It’s a very broad question. I don’t think the landscape will ever completely change. What I mean by that is certainly it’s evolving, and there’s new attacks, or a higher amount of specific types of attacks, but we still got same issues from before: outdated software, poor credentials, and all that fun stuff that lead to a myriad of attacks. What we’re seeing a lot of are things like reflective attacks. That term reflective isn’t really official. We’re thinking through how to best describe that, but in essence we’re talking about attacks that compromise websites without really compromising them.
What I mean by that, and to put it into perspective, think about the ability to hack a website by hacking a website’s DNS, for instance. Control the DNS, control the user sees. It’s very different than what we were seeing with, “Hey, look all of a sudden you’ve got, you know, the result spam SEO, because someone’s, eh, uh, injected this cruddy code through a known vulnerability.”
A little bit different. They’re changing their entire user experience from that DNS level. Or think about the ability to attack an ad network that many websites use, and using that to penetrate a website’s defenses. You’ve probably heard it. Over the years [there’s this mountain of advertising. Still exists. That’s a tactic that’s been around for a long time. It’s continuing to grow. They’re attacking through less obvious opportunity.
I think we’re also seeing this shift in which attackers move from only targeting a website owner’s audience to targeting the website owner and their infrastructure. As we talk about security in general over the next four weeks, we’ll start to realize this trend of, “wow! Like, it’s not just the application layer.” We need to really think about the entire stack. What are those components? I’m sure we’ll get into that a bit more.
More and more we’re seeing server level scripts added to web servers, and pushing them into these botnets, or IRC bots, and other nefarious actions are happening there that allow abuse to the web server resources. I think that that is where they’re harnessing some really strong opportunities for bigger picture attacks. They opt sometimes for not even injecting a payload. They’re just wanting to use those resources on the server, and that’s super crazy, really.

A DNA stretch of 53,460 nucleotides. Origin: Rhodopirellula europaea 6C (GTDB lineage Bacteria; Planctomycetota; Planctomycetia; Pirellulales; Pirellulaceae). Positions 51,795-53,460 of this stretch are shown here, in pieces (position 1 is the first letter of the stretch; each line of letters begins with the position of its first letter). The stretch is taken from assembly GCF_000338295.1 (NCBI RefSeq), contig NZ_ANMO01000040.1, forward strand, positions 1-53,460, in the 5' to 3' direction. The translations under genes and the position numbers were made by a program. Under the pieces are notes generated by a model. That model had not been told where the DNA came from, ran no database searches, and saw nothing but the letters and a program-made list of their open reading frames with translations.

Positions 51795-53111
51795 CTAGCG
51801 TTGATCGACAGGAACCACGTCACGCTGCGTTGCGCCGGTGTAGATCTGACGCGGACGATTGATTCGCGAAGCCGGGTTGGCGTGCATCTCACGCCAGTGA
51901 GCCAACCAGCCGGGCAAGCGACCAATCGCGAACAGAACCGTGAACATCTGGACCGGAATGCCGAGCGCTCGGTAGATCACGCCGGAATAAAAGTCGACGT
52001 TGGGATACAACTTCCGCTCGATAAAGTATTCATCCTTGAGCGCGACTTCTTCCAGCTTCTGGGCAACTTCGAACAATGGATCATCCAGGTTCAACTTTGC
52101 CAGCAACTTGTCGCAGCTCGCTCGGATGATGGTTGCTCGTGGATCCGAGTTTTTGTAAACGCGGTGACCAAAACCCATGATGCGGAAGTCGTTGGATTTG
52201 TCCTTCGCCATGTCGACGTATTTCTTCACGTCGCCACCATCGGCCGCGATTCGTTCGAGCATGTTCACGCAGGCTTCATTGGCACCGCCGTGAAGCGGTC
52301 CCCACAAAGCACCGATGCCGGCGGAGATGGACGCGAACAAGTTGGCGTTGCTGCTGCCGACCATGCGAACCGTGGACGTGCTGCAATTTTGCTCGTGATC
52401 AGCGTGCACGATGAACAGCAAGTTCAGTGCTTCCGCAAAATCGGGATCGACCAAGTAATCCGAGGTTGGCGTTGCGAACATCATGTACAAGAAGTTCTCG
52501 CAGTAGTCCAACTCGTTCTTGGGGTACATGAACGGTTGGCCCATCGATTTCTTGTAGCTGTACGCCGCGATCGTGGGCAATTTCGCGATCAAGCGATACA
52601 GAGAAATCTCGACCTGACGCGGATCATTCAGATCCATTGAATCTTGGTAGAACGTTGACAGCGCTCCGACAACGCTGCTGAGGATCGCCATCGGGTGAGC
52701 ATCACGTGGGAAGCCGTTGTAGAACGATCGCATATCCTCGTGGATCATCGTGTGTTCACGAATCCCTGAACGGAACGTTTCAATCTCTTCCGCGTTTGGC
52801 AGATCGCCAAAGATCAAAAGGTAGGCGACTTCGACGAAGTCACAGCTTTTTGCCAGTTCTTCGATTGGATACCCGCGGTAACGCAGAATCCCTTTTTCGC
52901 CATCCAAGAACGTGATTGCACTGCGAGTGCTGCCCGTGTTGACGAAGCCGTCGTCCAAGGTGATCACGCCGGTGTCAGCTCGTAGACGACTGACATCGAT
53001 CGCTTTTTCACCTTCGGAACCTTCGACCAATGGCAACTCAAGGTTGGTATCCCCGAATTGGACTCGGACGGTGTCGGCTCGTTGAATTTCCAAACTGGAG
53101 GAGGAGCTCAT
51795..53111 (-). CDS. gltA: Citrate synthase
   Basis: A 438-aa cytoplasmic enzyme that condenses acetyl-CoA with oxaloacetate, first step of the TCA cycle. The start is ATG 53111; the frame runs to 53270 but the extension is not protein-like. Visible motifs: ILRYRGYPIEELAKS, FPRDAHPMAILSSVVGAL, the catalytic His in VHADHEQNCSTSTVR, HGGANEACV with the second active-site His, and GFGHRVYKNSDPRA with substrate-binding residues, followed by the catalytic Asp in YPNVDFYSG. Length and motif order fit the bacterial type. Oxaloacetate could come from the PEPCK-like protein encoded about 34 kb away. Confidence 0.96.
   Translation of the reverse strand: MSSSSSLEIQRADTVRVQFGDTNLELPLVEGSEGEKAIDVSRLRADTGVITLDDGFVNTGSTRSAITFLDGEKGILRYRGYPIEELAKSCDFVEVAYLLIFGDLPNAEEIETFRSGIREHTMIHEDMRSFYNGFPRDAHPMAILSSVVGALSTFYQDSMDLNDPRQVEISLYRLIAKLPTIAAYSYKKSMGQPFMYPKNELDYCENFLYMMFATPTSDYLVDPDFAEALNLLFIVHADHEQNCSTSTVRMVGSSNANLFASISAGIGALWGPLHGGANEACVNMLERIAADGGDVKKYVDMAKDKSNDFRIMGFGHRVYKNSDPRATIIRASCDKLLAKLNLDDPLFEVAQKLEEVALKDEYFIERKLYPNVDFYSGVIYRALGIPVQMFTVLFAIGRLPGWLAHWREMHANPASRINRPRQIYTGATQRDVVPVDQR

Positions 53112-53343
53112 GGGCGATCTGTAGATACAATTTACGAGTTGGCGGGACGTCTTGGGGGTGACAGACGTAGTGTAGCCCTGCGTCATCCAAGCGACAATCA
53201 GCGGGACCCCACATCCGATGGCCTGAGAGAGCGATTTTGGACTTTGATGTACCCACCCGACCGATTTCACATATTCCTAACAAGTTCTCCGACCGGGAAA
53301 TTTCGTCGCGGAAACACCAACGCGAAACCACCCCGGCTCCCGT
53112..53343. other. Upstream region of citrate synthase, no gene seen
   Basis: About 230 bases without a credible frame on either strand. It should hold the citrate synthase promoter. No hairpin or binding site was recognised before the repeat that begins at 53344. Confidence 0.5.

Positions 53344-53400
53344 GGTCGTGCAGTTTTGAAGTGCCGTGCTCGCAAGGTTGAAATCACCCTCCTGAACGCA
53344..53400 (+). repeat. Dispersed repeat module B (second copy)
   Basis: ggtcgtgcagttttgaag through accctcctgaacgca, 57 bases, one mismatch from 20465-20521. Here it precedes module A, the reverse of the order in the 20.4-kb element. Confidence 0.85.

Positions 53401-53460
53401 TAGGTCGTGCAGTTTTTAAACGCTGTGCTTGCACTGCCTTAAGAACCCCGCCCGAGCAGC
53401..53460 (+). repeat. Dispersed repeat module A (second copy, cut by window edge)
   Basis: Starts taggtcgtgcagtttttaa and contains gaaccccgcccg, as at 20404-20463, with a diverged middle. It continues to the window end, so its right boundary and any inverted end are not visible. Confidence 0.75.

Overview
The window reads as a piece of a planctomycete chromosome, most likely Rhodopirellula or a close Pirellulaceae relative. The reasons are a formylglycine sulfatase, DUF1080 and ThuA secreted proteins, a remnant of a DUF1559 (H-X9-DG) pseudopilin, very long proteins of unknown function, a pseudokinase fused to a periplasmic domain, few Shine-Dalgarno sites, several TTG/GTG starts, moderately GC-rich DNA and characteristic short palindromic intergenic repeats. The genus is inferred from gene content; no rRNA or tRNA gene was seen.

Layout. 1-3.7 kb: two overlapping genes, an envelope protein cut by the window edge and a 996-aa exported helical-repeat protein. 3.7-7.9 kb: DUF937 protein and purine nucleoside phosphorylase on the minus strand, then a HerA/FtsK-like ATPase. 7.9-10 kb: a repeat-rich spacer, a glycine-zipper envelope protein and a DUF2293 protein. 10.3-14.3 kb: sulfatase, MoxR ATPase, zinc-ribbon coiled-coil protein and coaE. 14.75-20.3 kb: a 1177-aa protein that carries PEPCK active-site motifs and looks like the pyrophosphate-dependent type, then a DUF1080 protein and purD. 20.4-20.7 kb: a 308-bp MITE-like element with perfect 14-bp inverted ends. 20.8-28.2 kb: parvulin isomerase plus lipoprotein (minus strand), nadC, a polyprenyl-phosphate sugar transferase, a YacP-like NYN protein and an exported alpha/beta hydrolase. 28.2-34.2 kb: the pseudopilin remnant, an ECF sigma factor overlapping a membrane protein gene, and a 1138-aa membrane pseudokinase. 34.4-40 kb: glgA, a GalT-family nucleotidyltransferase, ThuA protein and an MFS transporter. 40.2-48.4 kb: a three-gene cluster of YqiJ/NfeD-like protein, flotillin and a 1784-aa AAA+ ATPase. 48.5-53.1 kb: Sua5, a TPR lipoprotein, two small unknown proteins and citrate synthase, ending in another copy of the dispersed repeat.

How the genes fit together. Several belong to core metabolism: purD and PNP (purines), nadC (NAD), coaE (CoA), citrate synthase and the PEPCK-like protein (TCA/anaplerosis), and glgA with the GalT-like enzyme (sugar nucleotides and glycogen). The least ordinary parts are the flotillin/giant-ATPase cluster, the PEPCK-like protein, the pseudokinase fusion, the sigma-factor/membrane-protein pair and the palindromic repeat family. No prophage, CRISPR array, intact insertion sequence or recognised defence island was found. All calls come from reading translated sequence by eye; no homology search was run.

I’m not sure if you read them, but we’ve put out some quarterly reports where we talk about some of these trends, in fact, and they’re over at our blog at blog.sucuri.net. We’ve put out a couple this year. The most recent one here over the last couple weeks. It’s got a lot of really strong information around these trends. Not just in WordPress, but the webscape in general. Super interesting content there.
I think another area that we’re seeing a lot of, it’s an interesting trend that’s continued to rise, is on the SCO spam side. Currently 38% of the infected websites we work with are being infected by it. That’s a pretty big number, man. They’re taking over this stuff, and this is been something that’s been going on for four, five, six years at least since we’ve been in business.
If you think back to the day of, jeez, what was that photo-manipulation script … TimThumb, attacks that were happening there. They were server-side. They were able to penetrate through this script, and they were arbitrarily executing PHP. Though that, they were able to do all sorts of fun stuff. Some of the outcome of that was SCO spam. They’re injecting all this cruddy code into the code base that you have on your server. Next thing you know, you’re serving adds for viva Viagra.
That hasn’t changed. It’s just growing. It’s a trend that I think we’re going to see on the rise. I think what’s interesting about these attacks, is that unlike any other malware distribution, they are not always detected. That’s really challenging when you start to get in to those conditional approaches that these attackers are taking, we’re like, hey, geographically connected distribution of this.
If you’re in, let’s say, South America, whatever, and you’re coming to see the site. We might serve that spam every two or three requests. It might be that only through Google, when you’re actually searching the SERPs, and you get your search engine results, you’re coming in, and we’re going to serve you the ads that way. It’s really targeted, it’s very specific, so it’s really, really interesting.